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6 Lessons Learned Although this report anct its recommendations are directec! to the NSTS Program, they are of broacler applicability. It wouIc! be wise to consider the lessons learnec! by the Committee when struc- turing a risk assessment anc! management system for other programs with similar characteristics, such as the Space Station Program. These charac- teristics wouic! include large size, use of highly J r- · ion by several NASA centers anct prime contractors. The following are generalized conclusions derived from the preceding sections. Numbers in parentheses refer to the principal sections of the report from which the conclusions were clerivecI. complex technolo~v. and mnior oarticinat 6.1 ELEMENTS OF AND RESPONSIBILITIES FOR RISK ASSESSMENT AND RISK MANAGEMENT In the Committee's view, any large, complex, multi-center program shouic! entail an overall risk assessment anct risk management process which inclucles the following basic elements: Risk assessment: A comprehensive method for identifying po- tential failure mocles anc! hazards associates! with the system. A specific, quantitative methodology for iclen- tifying anc! assessing (or estimating) the safety risks of the system. Risk management: --A management process by which the safety risks can be brought to levels or values that are 79 acceptable to the final approval authority. Risk management includes establishment of acceptable risk levels; the institution of changes in system clesign or operational methods to achieve such risk levels; system valiciation and certification; and system quality assurance. (4. ~ ~ The Committee believes that risk management nest be the responsibility of line management (i.e., the program manager anti, ultimately, the Acimin- istrator of NASA). Only this program management, not the safety organizations, can make judicious use of the means available to achieve the opera- tional goals while reclucing the safety risks to acceptable levels. The safety organizations at NASA centers anc! Headquarters are staff organizations- i.e., they can anc! shouic! be responsible for provid- ing the assessments of a system's risks. They shouIc! also be responsible for assuring that the activities associates! with controlling the risks to the levels assessed have been carried out anc! clocumentecI. Safety organizations cannot, however, assure safe operation; they can only assure that the safety risks have been properly evaluatecI, anc! that the system configuration anc! operation is being controller! to those risk levels which have been accepted by top management. (4.l, 4.3) In each such major program, the risk assessment anc! management processes shouIc! be supported by a focused agency-wicle Systems Safety Engi- neering function, at both Headquarters and the centers involves! in the program, which wouicI: be structurecI so as to be integrally involves! in the entire set of design, clevelopment, validation, . ~ . . . . anc qua ~hcat~on activities; provide a full systems approach to the contin- uous identification of safety risks (not just failure
noodles and hazarcis) and the objective (quantitative) evaluation of such safety risks; provide the output of this function to the program clirector in support of his risk management process; support the program director by providing assurance that his system is ready for final safety certification to the risk levels established by the NASA Administrator. (5. ~ ~ ~ This focused systems safety engineering would combine the functions of reliability and systems safety analysis. It should be responsible for (refining the requirements and procedures, and performing or managing, as appropriate, at least the following functions which shouicI comprise the basis of a risk assessment and risk management system: T. Identification of failure modes and effects 2. Establishment of design criteria for redun- (lancy 3. Iclentification of hazards and their potential consequences 4. Identification of critical items 5. Evaluation of the probability of occurrence of causes and consequences of failure modes and hazarcis 6. Establishment of safety-risk level criteria for design margins and hazarct controls 7. Design of qualification and certification test programs 8. Objective assessment of safety risks ,. Development of acceptance rationale for retained hazards and hazard reports 6 10. Specification of environmental and operat- ing constraints at all levels (parts, units, subsystem, element, and system) to assure that validated margins are not violated 1. Quantitative evaluation of flight data to update safety margin validations 12. Oversight of quality assurance functions to control safety risks 13. Overall system safety risk assessment ant] definition of the potential to reduce the level of risk. All of these systems safety engineering functions (elaborated upon in Appendix F) are necessary 80 both for achieving credible risk assessment and for defining the risk controls requires! to justify ac- ceptance of critical failure modes and other hazards. During clesign ant! development, the quantitative evaluation of relative risks for each design against acceptable criteria for levels of risk should be consiciered as an integral part of the systems en- gineering activity. Finally, these activities would provide a definitive basis for establishing the design margins and operational constraints needed to reduce the overall risk to the accepted level ant! subsequently tO control the risk. They also can provide a rational basis for decisions on which risks should be recluced through changes in design or procedures. (5. ~ ~ ~ In controlling risks, there must be a formal, continuing, and iterative linkage between the risk assessment and risk management processes, on the one hand, and the system's engineering change activities, on the other. (5.4) As a program moves toward its operational phase, a system should be establisher! for the rapid and effective feedback of inspection and test results, and repair and flight data into the risk assessment, risk management, ant! decision making processes. In the case of flight programs, this should include ensuring that all mission anomalies detected] in real time anc! from recorded events, as well as those (detected during the near-term inspection of any recovered hardware, are promptly fed into the formal risk assessment and management processes for action prior to committing to the next flight; all such anomalies should be caller! to the immediate attention of launch decision makers. (S.S'J 6.2 ESTABLISHMENT OF RESPONSIBILITY FOR PROGRAM DIRECTION AND INTEGRATION An imbalance between the authority of the NASA centers and that of the Program Office could lead to serious problems in a large program where two or more centers have major roles in what must be a tightly integrated program, such as the STS and Space Station. Without strong, central direction and integration, the success and safety of these complex programs can be placer! in jeopardy. The Administrator of NASA should ensure that strong direction and integration of all aspects of such a program are maintained at Level ~ via the Program Of lice. (5. ~ 0.4) There also must be clear and unambiguous direction of the program at all levels. 80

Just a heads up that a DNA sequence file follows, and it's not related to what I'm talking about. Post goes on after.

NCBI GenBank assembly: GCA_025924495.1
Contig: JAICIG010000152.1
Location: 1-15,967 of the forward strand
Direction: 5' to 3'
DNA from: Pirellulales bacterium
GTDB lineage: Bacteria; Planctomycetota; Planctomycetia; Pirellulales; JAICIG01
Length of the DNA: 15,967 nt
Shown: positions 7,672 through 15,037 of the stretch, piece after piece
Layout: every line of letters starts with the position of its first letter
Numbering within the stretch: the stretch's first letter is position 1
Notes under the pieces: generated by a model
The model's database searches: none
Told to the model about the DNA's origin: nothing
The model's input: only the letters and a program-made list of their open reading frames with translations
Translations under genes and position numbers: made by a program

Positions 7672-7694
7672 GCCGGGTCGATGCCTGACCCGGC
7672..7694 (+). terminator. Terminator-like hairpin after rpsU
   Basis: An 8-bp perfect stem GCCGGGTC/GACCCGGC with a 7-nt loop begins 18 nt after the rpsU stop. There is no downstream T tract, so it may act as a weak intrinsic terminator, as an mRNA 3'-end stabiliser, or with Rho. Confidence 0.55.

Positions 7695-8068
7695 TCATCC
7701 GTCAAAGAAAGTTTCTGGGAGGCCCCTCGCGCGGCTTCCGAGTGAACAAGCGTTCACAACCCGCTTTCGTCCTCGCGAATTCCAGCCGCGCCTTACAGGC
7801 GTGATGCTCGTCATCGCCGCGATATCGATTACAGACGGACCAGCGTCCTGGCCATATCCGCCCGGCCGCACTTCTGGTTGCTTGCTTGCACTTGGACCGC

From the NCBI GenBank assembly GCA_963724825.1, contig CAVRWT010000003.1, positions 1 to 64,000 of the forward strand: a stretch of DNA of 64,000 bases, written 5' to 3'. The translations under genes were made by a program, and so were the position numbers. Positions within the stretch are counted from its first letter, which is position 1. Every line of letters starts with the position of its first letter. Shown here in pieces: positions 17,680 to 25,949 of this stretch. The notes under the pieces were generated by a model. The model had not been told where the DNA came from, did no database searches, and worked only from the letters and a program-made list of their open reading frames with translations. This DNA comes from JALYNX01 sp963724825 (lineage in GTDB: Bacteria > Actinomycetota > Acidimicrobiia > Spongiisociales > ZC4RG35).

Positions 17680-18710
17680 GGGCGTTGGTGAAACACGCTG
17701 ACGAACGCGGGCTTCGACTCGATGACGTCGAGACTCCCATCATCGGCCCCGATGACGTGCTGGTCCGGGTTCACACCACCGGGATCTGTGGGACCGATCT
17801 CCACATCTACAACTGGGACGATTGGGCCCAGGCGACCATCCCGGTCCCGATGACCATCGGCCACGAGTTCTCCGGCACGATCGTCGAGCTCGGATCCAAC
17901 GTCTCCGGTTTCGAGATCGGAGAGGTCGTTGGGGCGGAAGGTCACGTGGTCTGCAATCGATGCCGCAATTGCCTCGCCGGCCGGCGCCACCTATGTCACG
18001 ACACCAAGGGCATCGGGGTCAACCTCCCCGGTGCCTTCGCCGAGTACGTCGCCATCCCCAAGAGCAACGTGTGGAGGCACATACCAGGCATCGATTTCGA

Those responsible for decisions should be desig- nated and known to all. Boards and panels should be advisory to these persons and not decision making bodies in themselves. (5.10.~) 6.3 THE NEED FOR QUANTITATIVE MEASURES OF RELATIVE RISK Top management and program attention should he focused on those items with the greatest risk to the safety of a system by means of a prioritization of all contributors to the overall risk. (5.2) Ac- ceptable levels of risk in each program should be set by the Administrator of NASA. However, suitable quantitative measures of risk, such as probabilistic risk assessment, are required to ob- jectively define the acceptable levels, track progress toward achieving these levels, and evaluate alter- nate courses of action to reduce risk. (5.6, 5.11) 6.4 THE NEED FOR INTEGRATED REVIEW AND OVERVIEW IN THE ASSESSMENT OF RISK, AND IN INDEPENDENT EVALUATION OF RETENTION RATIONALES There should be an i~tegrateci review process which provides ~ comprehensive, overall assess- ment of risk (including an in~epen~e'~t evaluation, constantly updated, of retention rationales) upon which to base any decisions to grant waivers which permit operating with items that appear on the Critical Items List. (5.l, 5.3, 5.~) A balance is needed between "bottom-up" assessment tools (e.g., FMEA/CIL) and'`top-down" analyses (e.g., hazard analyses). In particular, the "top-down" analysis processes must encompass an integrated system- wide engineering analysis, including a system safety analysis. (5.7) 6.5 INDEPENDENCE OF THE CERTIFICATION OF FLIGHT HARDWARE AND OF SOFTWARE VALIDATION AND VERIFICATION Responsibility for approval of hardware certifi- cation and software Independent Validation and Verification (IV&V) should be vested in entities separate from the program management structure and the centers directly involved in the program's development and operation. However, the latter organizations should continue to conduct activities supporting certification and TV&V. (5.8) 81 6.6 SAFETY MARGINS FOR FLIGHT STRUCTURES Safety margins for flight structures should be established which are in consonance with the ac- cepted levels of safety risk for the program. How- ever, great care is needed to properly verify that the margins have been achieved and are maintained in the flight structures. Verification can include the use of analytical models, but should be supported by static tests before flight, and in the case of reusable flight hardwarecontinued monitoring in flight by permanently instrumenting, calibrating, and analyzing data from a representative flight system. Also, in the case of reusable hardware and man-rated systems destined to remain in orbit for long periods of time, comprehensive plans should be developed and implemented for conducting periodic inspection and maintenance of the struc- ture of each system throughout the service life of each vehicle or platform. (5.10.2) 6.7 OTHER There are other important factors in risk assess- ment and management which have been discussed in this report with respect to the STS as it existed following the Challenger accident. However, they are items which are considered to be less important than those enumerated above or not generally applicable to several other programs. Where ap- plicable, they certainly should be given serious consideration in structuring the risk assessment and management program. These other factors are listed here by title and section reference: Operational Issues (5.9) Launch Commit Criteria Waiver Policy (5.9.~) Human Factors as a Contributor to Risk (5.9.2) Cannibalization of Spare Parts (5.9.3) Other Weaknesses in Risk Assessment and Man- agement (5. ~ 0 ) Software Issues (5. ~ 0.3 ~ Use of Non-Destructive Evaluation (NDE) Techniques (5. ~ 0.5~. For any new program, such as the Space Station, there is the opportunity to structure an optimum risk assessment and management program at the outset which builds on the experience gained in the NSTS Program and assembles those techniques which will be most effective in establishing, mon- itoring, and controlling risks to accepted levels.